Albany residents debate safety of 5G

May 16, 2019 07:36 PM

ALBANY - If you travel through the Buckingham Lake neighborhood in Albany, you may have noticed some new cell towers.

As the Times Union first reported Wednesday, the towers have ignited a debate over whether or not they could pose health risks.

Verizon said the new towers will help with spotty coverage in the area for now, but will eventually service the new 5G network.

SUNY Albany Professor David Carpenter said by 2020 we can expect to see small cell towers every five to six blocks in cities across United States.

Carpenter said there's strong evidence that radiation from 3G and 4G technologies increases the risk for cancer or disease. He said 5G technology hasn't been studied yet.

"In my judgment, it's foolish just to roll out a whole new technology that may cause harm without first doing the research to determine whether or not it does cause harm," Carpenter said.

A spokesperson from Verizon sent NewsChannel 13 this statement:

"All equipment used for our 4G and 5G networks must comply with federal safety standards. Those standards have wide safety margins and are designed to protect everyone, including children.  Everyday exposure to the radio frequency energy from 4G/5G small cells will be well within those safety limits, and is comparable to exposure from products such as baby monitors, Wi-Fi routers, and Bluetooth devices."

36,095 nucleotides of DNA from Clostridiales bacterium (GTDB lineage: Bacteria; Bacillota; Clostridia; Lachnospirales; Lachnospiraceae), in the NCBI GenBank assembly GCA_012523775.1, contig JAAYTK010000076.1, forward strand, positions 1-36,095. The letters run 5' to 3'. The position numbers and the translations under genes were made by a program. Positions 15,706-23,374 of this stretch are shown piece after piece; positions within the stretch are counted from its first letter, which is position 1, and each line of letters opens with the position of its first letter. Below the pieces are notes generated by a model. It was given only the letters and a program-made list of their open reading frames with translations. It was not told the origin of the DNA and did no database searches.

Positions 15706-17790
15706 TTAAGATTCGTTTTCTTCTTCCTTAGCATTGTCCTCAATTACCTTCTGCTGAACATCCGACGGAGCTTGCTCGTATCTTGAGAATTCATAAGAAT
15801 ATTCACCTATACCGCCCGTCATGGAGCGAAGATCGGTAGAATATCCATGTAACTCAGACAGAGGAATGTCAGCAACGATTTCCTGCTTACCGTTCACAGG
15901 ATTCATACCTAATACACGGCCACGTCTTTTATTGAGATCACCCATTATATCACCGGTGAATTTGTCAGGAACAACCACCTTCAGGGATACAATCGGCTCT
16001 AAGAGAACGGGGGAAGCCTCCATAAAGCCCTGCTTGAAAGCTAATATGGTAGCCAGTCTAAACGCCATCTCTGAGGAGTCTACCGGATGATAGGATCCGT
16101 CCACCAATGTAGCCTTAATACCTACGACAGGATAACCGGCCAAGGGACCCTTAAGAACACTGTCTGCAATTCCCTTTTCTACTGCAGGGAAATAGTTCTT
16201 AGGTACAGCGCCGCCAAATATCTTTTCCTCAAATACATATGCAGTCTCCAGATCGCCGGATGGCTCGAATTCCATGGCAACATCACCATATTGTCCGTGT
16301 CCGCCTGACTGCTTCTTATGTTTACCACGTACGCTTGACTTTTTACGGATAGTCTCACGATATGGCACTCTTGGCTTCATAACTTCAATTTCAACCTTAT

StopAlbany5G is a group of city residents that have been vocal about the issue. They started a petition asking the city to halt installation of 5G towers until further research can be done.

Cities like Belgium have stopped implementing the new equipment amid pushback from consumers and scientists. However, in the U.S. federal law limits cities from opposing towers solely based on health concerns.

"You could oppose it because it was ugly because it reduced your property value, but you are specifically not allowed to oppose it because you are concerned that the radiation might cause disease," Carpenter said.

Michele Susko has lived in the Buckingham Lake neighborhood for over a decade. She and her neighbors would have liked more transparency from the city, Common Council and Verizon.

"I wish that the city of Albany had included the residents in the conversation similarly to the way they're doing it in Syracuse where their having public meetings people are talking about this," Susko said.

Not everyone in Pine Hills is against the new towers. Alexandria Sifontes said she's experienced spotty reception in her neighborhood and the new towers will likely help her business, ACA Construction Specalties LLC.

"I do own my own construction company and it's vital that I have fast replies to everybody, so the Internet is very vital to my business so I'm all for the new towers," Sifontes said.

NewsChannel 13 reached out to the city for comment. We did not hear back.


Emily Burkhard

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